We are aware that COVID-19 is affecting the scheduling of events and other gatherings throughout our community. As we all work together to respond to this crisis, we understand that many events on this site may not yet be updated with the most current closure information. We encourage you to check with event organizers and venues regarding the status of any event you are looking to attend. Thank you.
Western Reserve Playhouse is holding auditions for our 2020 $5 Play Reading Series:
What the Butler Saw by Joe Orton, The Thanksgiving Play by Larissa FastHorse, Hand to God by Robert Askins, The Cake by Bekah Brunsteter, The Pillowman by Martin McDonagh
When: Saturday, November, 23, 2019 from 9:00 am to 1:00 pm
Where: Western Reserve Playhouse 3326 Everett Rd, Richfield, OH 44286
Please prepare two 1 minute contemporary monologues, one comic, one dramatic; actors may also be asked to read from one or more of the plays being presented. Character descriptions should NOT be taken as literal guidelines for casting. They offer a very broad outline to give a rough idea of character types. Before auditioning, actors are strongly encouraged to read the play(s) they are interested in auditioning for. No equity contracts offered at this time.
Roles available for What the Butler Saw, directed by Jim Fippin, performance January 26, 2020:
Dr. Prentice (m): 40s or 50s. “A husband must be allowed to put his wife into a straight-jacket. It’s one of the few pleasures left in modern marriage.”
Geraldine Barclay (f): 20s. (answering the question “What is your shorthand speed?”) “I can manage twenty words a minute with ease, sir.”
Mrs. Prentice (f): 40s or 50s. (said of her, not by her) “You were born with your leg apart. They’ll send you to the grave in a y-shaped coffin.”
Nicholas Beckett (m): 20s. “I’d like to get out of the indecent photograph racket. It’s so wearing on the nerves.”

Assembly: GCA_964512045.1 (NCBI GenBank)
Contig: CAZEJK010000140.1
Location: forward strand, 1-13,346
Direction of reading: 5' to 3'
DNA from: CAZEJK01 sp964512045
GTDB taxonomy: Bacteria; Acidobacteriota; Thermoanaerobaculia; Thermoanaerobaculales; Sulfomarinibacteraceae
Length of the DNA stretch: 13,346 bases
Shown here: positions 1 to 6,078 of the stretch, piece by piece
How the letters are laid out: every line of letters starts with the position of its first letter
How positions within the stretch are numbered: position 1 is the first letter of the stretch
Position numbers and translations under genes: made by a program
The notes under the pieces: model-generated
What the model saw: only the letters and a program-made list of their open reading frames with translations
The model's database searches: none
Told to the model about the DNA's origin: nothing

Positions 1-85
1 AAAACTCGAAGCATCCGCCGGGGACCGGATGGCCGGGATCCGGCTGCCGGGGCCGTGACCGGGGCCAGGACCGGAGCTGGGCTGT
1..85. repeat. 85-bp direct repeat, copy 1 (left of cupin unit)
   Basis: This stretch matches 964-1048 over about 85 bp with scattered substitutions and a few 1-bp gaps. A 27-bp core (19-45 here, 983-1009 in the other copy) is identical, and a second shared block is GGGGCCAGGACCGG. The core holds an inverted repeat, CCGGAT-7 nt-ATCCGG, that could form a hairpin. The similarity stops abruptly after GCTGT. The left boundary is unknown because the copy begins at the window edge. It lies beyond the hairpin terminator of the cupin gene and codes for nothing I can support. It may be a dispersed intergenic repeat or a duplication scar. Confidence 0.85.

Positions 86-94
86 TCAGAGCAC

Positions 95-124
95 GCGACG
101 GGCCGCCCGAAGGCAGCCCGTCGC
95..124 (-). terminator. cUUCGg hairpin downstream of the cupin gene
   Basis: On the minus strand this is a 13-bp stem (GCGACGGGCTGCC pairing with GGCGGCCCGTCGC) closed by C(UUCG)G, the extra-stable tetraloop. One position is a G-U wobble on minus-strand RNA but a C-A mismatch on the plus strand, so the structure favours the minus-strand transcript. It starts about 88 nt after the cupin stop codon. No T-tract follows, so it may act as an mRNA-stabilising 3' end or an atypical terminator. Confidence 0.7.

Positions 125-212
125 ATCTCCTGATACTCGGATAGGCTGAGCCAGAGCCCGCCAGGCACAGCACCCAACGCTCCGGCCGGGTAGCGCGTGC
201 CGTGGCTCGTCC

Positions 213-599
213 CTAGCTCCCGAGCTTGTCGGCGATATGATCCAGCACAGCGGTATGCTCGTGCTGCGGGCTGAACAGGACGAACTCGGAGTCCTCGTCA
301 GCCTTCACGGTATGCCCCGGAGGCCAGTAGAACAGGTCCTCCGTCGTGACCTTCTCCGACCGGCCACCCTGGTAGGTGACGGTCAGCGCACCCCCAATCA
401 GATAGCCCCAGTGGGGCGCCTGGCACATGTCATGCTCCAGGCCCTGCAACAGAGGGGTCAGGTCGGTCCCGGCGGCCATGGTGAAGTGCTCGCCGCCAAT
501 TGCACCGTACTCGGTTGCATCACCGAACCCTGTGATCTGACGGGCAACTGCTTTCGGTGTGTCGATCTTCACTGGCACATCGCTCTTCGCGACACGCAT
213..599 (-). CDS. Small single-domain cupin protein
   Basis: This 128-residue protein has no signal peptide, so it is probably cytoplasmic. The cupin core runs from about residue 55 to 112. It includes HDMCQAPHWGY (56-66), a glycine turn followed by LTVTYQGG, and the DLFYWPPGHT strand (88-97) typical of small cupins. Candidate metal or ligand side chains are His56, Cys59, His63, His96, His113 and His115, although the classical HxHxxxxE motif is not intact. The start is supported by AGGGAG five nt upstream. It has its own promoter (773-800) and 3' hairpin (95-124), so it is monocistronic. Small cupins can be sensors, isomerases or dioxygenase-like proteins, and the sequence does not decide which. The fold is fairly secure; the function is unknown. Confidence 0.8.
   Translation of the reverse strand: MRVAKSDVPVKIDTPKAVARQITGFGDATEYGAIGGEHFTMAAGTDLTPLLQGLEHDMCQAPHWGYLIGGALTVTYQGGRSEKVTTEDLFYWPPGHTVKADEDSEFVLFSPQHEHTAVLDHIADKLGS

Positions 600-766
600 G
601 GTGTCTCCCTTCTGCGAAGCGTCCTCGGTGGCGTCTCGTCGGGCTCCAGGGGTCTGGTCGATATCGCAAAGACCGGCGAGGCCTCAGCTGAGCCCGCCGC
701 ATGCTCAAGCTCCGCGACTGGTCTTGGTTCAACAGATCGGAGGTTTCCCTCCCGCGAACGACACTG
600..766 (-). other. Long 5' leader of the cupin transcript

Dr. Rance (m): 50+. “I once put a whole family into a communal straight-jacket…It was my own family. I’ve a picture of the scene at home.”
Sergeant Match (m): “If you make any attempt to arouse me, doctor, I shall call for help.”
Roles available for The Thanksgiving Play, directed by Connie Thackaberry, performance March 15, 2020:
Logan (f): Caucasian looking, the director as well as an actor. Earnest about doing the right thing, but wants everyone to feel part of the collaboration so much that it derails the actual play.
Caden (m): Caucasian looking, the academic. Teacher in the Los Angeles Unified School System with dramatic aspirations but no clue how things work on stage.
Jaxton (m): Caucasian looking, the LA surfer actor. Politically correct to a fault, a big one. He’s that guy everyone loves, but his logical PC thinking takes weird turns.
Alicia (f): Brunette Caucasian but has looks that would have been cast as ethnic in 1950’s movies. Hot, but not bright. That actress whose every script note ends with her being allocated more lines.
Roles available for Hand to God, directed by Andrew Cruse, performance May 17, 2020:
Margery (f): recently widowed, recruited by her pastor to teach a church “puppet class” for teens.
Jason/Tyrone (m): her teen-aged son, introverted, shy. Tyrone is his puppet, libidinous, angry, dangerous.
Jessica (f): a nerdy and offbeat teen in the class
Timothy (m): a horny and expletive spouting teen, also in the class
Pastor Greg (m): middle aged, infatuated with Margery
Roles available for The Cake, directed by Shane Stahl, performance July 5, 2020:
Della (f): 40s, pleasant, round, with a mass of big, curly hair.
Tim (m): 40s, her husband, a good ol’ boy.
Jen (f): early 30s, with a wedding binder, who has dreamt of her wedding day her whole life.
Macy (f): early 30s, her reluctant fiancé, African American.
Roles available for The Pillowman: directed by Kyle Huff, performance on November 8, 2020:
Katurian (m): a writer of gruesome short stories often involving children. His disturbed imagination is the result of hearing his brother abused when they were younger.
Michal (m): Katurian’s brother, who is “slow to get things.”
Tupolski (m): a detective, the “good cop.” Cold, uncaring, detached.
Ariel (m): a brutal and violent detective who has a vendetta against anyone who commits crimes against children because of abuse in his own past.
Questions? Email the Series Coordinator Jim Fippin at email@example.com